To be fair to myself, in many respects I'm a very skilled user of ICT. I use a computer through the working day, I run classes on the use of ICT in the mathematics classroom, I can often solve problems faced by colleagues, eg. in switching from US to UK English spell checking in Microsoft Word - not as easy as it sounds!
And yet I quite often find myself reminded of my status as a digital immigrant. A few years ago, when still working as an initial teacher trainer, we had an end of year celebration, as part of which the ICT group had organised an online real time questionnaire in which we were required to text our answers to various fun questions. All fine - very much within the spirit of the occasion - except for one thing: I was still trying to text my answer to question 1 when the presenters had already moved onto question 4. I genuinely could not - and cannot - see how people were able to text so fast, although the calm atmosphere generally in the hall would indicate that I was very much the exception rather than the rule here.
And in other respects my ICT skills are not what they seem. The fact that I can type very fast may look very 21st century, actually I taught myself on an old fashioned typewriter at the age of 10, a bit of an odd thing to do to at the time but I'm so very pleased that I did. Also, I do rather enjoy the mystified old buffer persona, along the lines of the High Court judge Sir Jeremiah LeRoy Harman who, when told that Paul Gascoigne was a well known footballer, replied, "Rugby or association football?" Although I overplayed that on at least one occasion: towards the end of a 6 month subject knowledge course I ran a session on ICT in the mathematics classroom and afterwards one of the students confided that, having seen me working over the last few months she didn't want to attend and was quite pleasantly surprised to find that I did, after all, know what I was talking about.
The reason this is on my mind is because I've recently been given a new work phone handset. Let me be very clear, the old BlackBerry was still working perfectly well and, had the choice been mine, I would have continued using it until I'd worn it completely into the ground. But as a matter of policy the phones have been 'upgraded' (I use the word in a purely technical sense) so I was given a new Samsung handset.
First thing: get the SIM card reduced in size. Somewhat taken aback, when the moment came, to find that out came a pair of scissors to cut round the edges of the circuit board, I felt that the process should be more technical - scientific? - than that. And so to start using it. Which of course means re-registering for various faciliites - Facebook, Dropbox, that kind of thing - which means typing in a password. On a new interface, oftentimes without being able to see the password as I typed it in. Grief that was frustrating, in the end I resorted to changing the passwords to something simpler - but not too simple or they wouldn't be accepted. At one stage in the proceedings I was wondering whether there was something wrong withe the touch sensitive screen, but no, nothing wrong with the equipment, problem with the user beyond the edge of his capabilities, at least temporarily.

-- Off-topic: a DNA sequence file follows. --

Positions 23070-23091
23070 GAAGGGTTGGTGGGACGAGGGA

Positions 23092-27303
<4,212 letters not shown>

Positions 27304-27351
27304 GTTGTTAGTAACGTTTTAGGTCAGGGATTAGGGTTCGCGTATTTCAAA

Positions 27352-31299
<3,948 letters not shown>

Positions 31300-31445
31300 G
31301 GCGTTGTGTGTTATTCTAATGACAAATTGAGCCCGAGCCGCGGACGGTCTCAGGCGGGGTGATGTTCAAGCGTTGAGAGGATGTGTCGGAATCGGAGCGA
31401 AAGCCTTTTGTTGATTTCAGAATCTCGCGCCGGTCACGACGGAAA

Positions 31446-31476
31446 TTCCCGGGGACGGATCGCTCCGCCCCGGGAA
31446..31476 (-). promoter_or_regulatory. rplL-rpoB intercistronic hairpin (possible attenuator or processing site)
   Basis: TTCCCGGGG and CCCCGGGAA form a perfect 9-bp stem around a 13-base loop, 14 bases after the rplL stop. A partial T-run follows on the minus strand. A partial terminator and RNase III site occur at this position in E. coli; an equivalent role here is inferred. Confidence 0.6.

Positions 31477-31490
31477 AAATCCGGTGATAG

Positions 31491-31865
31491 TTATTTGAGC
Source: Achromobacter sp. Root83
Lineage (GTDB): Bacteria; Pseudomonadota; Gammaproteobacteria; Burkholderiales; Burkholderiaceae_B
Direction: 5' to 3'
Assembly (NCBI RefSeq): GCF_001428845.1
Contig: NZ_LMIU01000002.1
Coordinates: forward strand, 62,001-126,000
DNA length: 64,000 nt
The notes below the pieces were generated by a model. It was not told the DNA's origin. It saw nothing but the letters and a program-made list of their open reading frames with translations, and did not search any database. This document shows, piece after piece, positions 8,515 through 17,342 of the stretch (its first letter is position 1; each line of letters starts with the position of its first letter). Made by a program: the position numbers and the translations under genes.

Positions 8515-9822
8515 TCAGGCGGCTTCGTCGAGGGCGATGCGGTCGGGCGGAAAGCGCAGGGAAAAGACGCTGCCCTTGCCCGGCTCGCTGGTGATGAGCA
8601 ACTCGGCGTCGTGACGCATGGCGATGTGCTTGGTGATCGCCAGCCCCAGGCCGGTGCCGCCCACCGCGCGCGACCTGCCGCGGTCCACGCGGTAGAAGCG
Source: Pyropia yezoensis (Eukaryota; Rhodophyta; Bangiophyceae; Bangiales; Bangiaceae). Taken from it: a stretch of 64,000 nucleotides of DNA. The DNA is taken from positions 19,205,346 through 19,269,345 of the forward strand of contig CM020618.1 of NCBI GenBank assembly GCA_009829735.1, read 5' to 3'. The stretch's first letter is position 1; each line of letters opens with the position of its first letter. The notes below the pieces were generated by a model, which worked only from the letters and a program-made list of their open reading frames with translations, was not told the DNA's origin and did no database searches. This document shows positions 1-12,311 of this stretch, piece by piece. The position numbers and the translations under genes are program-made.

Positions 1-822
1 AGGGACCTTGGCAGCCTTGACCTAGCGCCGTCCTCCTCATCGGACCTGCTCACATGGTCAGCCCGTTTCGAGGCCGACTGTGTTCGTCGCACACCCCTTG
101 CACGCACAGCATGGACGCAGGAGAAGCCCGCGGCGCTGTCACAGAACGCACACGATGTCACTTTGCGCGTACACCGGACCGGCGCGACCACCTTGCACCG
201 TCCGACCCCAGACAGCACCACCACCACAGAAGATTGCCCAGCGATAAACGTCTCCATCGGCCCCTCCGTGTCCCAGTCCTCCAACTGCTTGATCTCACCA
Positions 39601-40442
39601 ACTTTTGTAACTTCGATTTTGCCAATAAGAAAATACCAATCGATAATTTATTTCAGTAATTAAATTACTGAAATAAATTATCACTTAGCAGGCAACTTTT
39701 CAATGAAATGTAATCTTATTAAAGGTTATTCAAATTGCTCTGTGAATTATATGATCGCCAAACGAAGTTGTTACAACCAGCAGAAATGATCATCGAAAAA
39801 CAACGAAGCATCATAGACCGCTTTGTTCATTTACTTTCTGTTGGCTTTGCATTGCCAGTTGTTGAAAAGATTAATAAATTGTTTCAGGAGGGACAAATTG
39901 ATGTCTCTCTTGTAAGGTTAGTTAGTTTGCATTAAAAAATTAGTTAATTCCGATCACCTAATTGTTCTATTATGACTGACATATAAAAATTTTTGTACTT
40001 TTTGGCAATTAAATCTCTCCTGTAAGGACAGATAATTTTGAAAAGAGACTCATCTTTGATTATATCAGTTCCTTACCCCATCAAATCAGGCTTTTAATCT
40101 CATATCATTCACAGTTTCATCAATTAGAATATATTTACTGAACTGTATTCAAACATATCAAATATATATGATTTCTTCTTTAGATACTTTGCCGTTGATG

So, managed to get most things sorted out, leaving a few which took me to the technician at work last Monday morning. Somewhat bizarrely, as I was explaining what needed doing, the phone actually started ringing which startled me somewhat - mobile phones for me are devices for texting and sending and receiving emails, I avoid speaking on the phone as much as I can which is one of the reasons why losing my bags in Uganda recently was so annoying, having to explain over and over again over a period of some days to more and more people what the problem was. So, as the phone rang, a green circle and a red circle appeared. I could just about work out that green circle meant answer and red meant don't answer, but what do you do? Press inside the circle? Drag it somewhere? If so, where? I was still trying to work this out when the ringing stopped, the digital native (I assume) at the other end of the line presumably taking the view that if a phone isn't answered within two rings it's not going to be answered, that digitial immigrants like me are still working out what to do not really connecting as a possibility.
Anyway, now have it working pretty well how I want it, even managed to impress colleagues by having worked out how to display my name in the locked screen position, since there are a lot of the same model around the office it seemed to be a sensible precaution. And I no longer think that the screen is malfunctioning. So the crisis is past. But my status as a digitial immigrant remains intact.
I would say that I consider the language of digital immigrant and native problematic, in the sense that it can lead us to assuming that people - not least children - can do things which actually they can't. So, I've seen youngsters manipulate electronic devices with a speed which I find absolutely breathtaking, but I also meet many people with very little experience of using computers at all, finding basic control eg. of the mouse quite hard (I seem to remember hearing a joke once with the punch line depending on the misunderstanding that a mouse is a foot pedal, but can't now remember the details). In a similar way, starting to teach in the late 1980s just as the UK National Curriculum came into being, I found myself constantly being told 'Children should be able to ....' and I watched them in the classroom thinking '...but they can't, that is an observable fact'.
Not quite sure where I'm heading here, any help in joining the dots much appreciated. Meanwhile, I may find it necessary to do a special mid week posting this coming Wednesday to commemorate a very important day in our motherland's history. More soon, meanwhile, hurrah for Her Majesty!